Seeking equilibrium – the works of János Blaskó
The parallel exhibitions of Tiszteletadás a különutaknak wishes to revisit the work of little-known or forgotten artists, who might have enjoyed a successful career in art if it had not been for their special way or Hungarian history in the second half of the 20th century.
The works of János Blaskó are special on account of their intimacy. They are on display in the first room of the right aisle of the Műcsarnok. The visitor enters this majestic space from the entrance hall to first encounter the atmosphere of the entire series of exhibitions. The paintings of János Blaskó deal with the motifs and inspirational powers of artistic creation. If an artwork has a reason to be, it is not success, but the discreet gesture made to the artist and his or her close environment. Its essence is the process itself, the experimenting. This view of art has much in common with Oriental art philosophy, which is a world where the master sums up his thoughts in poetry and experiences meditative and profoundly spiritual experiences. That requires silence, solitude and a balanced personality.
János Blaskó will have been like that. Born in Debrecen in 1919, he studied at the National Royal College of Fine Arts under Oszkár Glatz and Rezső Burghardt. He learnt from the vividness of colours, form creation and composition skills. He got a job as an art teacher and taught at the Lutheran Grammar School in Lónyai utca, Budapest, and the training schools of the Teacher Training College, as well as various primary schools. Between 1962 and 1981 he taught in the art department of the Teacher Training College in Eger. His former pupils and students fondly remember him as an individual who provided them a free artistic environment for teaching. His known pupils include Attila Csáji, Péter Földi, Tamás Cseh, Péter Türk and József Finta. Most of his solo exhibitions were held in Eger. His 1977 exhibition at the Műcsarnok was opened by architect József Finta. He had exhibitions abroad in Milan (1965), Florence (1971) and Košice (1973), which were met with success, with many of his works going to foreign collections. As opposed to most artists, he did not create art to sell, and had no wish to make a living from art. He handed down his knowledge to the next generations through teaching. The exhibition at the Műcsarnok is pays belated homage to the master.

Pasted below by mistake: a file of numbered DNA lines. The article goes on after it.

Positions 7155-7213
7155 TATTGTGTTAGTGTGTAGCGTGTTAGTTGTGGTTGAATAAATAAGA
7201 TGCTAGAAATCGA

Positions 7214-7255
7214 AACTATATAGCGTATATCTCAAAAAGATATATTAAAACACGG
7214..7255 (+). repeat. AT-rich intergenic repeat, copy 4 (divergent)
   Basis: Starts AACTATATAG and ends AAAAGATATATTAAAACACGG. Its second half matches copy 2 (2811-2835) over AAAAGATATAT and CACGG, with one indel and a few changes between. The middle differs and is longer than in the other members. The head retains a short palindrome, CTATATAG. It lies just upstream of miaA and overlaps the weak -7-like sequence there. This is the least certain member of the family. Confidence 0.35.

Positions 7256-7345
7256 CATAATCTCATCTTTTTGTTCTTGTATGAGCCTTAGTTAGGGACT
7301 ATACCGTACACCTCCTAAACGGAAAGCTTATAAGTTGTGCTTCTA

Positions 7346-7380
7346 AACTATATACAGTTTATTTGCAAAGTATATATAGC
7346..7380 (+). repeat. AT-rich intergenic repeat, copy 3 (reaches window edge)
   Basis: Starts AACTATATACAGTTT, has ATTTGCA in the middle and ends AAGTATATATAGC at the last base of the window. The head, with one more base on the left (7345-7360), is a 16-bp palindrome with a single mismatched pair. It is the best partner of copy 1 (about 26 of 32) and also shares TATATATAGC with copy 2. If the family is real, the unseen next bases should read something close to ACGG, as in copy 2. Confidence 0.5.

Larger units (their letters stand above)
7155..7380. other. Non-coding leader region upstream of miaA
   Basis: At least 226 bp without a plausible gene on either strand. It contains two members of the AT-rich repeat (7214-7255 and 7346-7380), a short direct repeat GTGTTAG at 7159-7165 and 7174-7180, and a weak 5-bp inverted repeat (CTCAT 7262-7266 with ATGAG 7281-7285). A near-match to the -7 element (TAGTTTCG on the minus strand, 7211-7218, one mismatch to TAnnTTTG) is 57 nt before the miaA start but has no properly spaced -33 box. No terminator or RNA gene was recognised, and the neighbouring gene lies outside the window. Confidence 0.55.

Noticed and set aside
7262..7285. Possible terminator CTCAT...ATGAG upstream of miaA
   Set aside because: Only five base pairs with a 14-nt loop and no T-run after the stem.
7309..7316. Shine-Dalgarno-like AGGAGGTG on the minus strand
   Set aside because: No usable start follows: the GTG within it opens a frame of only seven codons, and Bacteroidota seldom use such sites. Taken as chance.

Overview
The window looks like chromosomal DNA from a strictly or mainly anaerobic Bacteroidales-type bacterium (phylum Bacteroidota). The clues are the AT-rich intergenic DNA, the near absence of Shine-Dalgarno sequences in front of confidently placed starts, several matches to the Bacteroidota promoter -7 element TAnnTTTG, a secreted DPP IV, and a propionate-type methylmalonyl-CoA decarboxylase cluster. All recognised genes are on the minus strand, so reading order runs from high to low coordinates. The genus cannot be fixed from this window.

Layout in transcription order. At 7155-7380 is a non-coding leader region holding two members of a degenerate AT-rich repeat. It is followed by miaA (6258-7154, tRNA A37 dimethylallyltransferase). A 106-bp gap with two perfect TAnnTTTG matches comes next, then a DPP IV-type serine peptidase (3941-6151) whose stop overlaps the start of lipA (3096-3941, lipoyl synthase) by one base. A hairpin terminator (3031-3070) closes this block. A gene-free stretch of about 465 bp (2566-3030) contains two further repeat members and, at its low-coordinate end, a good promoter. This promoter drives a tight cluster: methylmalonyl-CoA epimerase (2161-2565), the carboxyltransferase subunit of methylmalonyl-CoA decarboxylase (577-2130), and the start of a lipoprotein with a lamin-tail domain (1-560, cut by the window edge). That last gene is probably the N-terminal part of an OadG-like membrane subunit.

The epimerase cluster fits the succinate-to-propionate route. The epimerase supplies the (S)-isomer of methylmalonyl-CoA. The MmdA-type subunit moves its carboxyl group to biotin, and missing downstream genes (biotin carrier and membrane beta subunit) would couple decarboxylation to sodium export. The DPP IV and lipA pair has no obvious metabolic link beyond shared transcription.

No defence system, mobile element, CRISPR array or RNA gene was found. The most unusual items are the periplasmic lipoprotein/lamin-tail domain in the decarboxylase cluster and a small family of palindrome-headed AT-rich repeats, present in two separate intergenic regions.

Curator: Anna Kopócsy